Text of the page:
Published by Chris Boot. Introduction by Chika Okeke-Agulu.
The clothes we wear invariably telegraph information about our identity, our place in society and the stories we wish to convey about ourselves. The fantastically colorful costumes specific to African and Caribbean rituals and celebrations go several steps further, transforming ordinary people into mythic figures and magicians, tricksters and gods, and symbolizing the roles their wearers play in the ancient dramas that form the cornerstones of their cultural heritage. Phyllis Galembo began photographing the characters and costumes of African masquerade in Nigeria in 1985, and since then she has continued developing her theme throughout Africa and the Caribbean. This volume collects 108 thrilling carnival photographs from Nigeria, Benin, Ghana, Sierra Leone, Burkina Faso, Zambia and Haiti. In magnificent color shots, Galembo's subjects pose in striped bodysuits that cover the entire body, including the face; or outfits made entirely of bunched greenery; or a lacquered wooden mask topped with a headdress featuring full-body models of other characters; or an oversize misshapen animal head and plywood wings. The carnival characters, rooted in African religion and spirituality, are presented in chapters organized by tribal or carnival tradition and are accompanied by Galembo's personal commentary, shedding light on the characters and costumes portrayed, and on the events in which they play a pivotal role. Maske is a serious contribution to ethnographic study, a photo-essay about fashion and an assembly of superb images.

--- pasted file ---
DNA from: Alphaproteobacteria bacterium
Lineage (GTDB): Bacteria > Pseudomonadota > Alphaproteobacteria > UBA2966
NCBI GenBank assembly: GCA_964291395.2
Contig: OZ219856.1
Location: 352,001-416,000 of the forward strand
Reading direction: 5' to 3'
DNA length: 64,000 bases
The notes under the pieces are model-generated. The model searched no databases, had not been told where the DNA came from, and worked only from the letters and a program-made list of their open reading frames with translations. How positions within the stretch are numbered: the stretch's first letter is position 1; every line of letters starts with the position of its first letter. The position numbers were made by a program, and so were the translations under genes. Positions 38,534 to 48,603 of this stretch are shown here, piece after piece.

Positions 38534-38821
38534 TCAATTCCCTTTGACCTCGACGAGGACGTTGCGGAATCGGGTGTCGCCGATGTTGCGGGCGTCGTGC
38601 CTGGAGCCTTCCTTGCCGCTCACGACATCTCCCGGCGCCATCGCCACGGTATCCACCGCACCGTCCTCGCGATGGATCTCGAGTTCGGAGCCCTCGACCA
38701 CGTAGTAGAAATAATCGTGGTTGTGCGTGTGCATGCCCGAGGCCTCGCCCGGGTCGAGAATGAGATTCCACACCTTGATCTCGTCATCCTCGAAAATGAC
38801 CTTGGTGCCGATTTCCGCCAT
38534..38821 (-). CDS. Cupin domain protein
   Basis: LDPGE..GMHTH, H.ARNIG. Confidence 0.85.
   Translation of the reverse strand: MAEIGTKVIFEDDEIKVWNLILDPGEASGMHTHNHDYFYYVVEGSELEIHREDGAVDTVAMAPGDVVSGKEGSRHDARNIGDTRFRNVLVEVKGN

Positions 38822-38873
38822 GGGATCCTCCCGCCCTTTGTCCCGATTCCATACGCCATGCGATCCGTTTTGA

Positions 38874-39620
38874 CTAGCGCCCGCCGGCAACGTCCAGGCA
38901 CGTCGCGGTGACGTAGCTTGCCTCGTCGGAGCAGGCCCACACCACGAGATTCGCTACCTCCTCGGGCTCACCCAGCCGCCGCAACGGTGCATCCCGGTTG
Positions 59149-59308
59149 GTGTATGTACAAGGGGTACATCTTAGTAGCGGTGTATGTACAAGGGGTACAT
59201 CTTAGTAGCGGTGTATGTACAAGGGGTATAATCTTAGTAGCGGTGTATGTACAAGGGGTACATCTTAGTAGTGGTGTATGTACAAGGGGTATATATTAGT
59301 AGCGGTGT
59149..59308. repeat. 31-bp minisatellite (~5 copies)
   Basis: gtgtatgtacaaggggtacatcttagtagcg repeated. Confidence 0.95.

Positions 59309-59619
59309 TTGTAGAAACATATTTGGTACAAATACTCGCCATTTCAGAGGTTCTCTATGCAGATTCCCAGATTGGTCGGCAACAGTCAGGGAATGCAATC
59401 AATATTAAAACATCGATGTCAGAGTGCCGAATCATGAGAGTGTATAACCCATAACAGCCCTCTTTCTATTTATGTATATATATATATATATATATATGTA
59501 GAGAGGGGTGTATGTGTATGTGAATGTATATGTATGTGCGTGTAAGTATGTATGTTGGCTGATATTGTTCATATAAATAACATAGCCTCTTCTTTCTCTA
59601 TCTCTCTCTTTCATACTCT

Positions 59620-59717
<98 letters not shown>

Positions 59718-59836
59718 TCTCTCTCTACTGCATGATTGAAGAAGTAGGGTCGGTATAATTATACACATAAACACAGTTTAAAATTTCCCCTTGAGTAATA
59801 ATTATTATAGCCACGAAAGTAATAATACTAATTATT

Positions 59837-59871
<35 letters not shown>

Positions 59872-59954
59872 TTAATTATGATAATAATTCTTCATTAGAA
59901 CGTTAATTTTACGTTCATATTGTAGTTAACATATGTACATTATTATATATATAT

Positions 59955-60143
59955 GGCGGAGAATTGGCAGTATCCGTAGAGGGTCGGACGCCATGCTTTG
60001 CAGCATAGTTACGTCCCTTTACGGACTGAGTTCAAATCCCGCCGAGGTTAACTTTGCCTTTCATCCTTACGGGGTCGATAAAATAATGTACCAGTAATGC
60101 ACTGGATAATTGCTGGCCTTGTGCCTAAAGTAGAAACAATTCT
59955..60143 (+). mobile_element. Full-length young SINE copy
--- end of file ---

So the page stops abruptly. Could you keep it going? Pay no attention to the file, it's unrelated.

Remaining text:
In recent years, Marcel Dzama (born 1974) has expanded his widely acclaimed drawing practice to incorporate theatrical realizations of his magical, myth-laden cosmology in three-dimensional dioramas and films. Behind Every Curtain provides a kind of sketchbook companion or dossier on the making of his latest film, A Game of Chess. This work draws on the importance of chess for the early twentieth-century avant-garde (Man Ray, Duchamp, Picabia) and the game's curious overlap with dance, in films and ballets by René Clair and--of especial significance for Dzama--Oskar Schlemmer, whose 1922 Triadic Balletincluded puppet-like masked figures performing on a checkered surface. In Dzama's film, characters based on chess pieces, clad in costumes made from papier-mâché, plaster and fiberglass and wearing elaborate masks, dance across a checkered board to engage their opponents in fatal skirmishes. Distinctions between reality and fiction collapse as both costumed and “real-life” characters in the film are killed. The filming and the creation of the costumes for A Game of Chess were carried out in Guadalajara, Mexico, and the influence of local crafts and religious traditions can also be felt throughout this body of work. Published on the occasion of Dzama's sixth solo exhibition at David Zwirner, this charming and affordable artist's book is packed with full-bleed drawings, sculptures, dioramas and film and production stills that give vivid testimony to the craft and thoroughness of his immensely popular art.
PUBLISHER DAVID ZWIRNER
BOOK FORMAT Paperback, 6 x 7.75 in. / 80 pgs / 80 color / 25 bw.
PUBLISHING STATUS PUB DATE 3/31/2011 Active
DISTRIBUTION D.A.P. EXCLUSIVE CATALOG: FALL 2011 p. 176
PRODUCT DETAILS ISBN 9781935202622TRADE LIST PRICE: $22.00 CDN $25.00
AVAILABILITY In stock
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Published by D.A.P./Distributed Art Publishers, Inc.. Edited by James Rhem.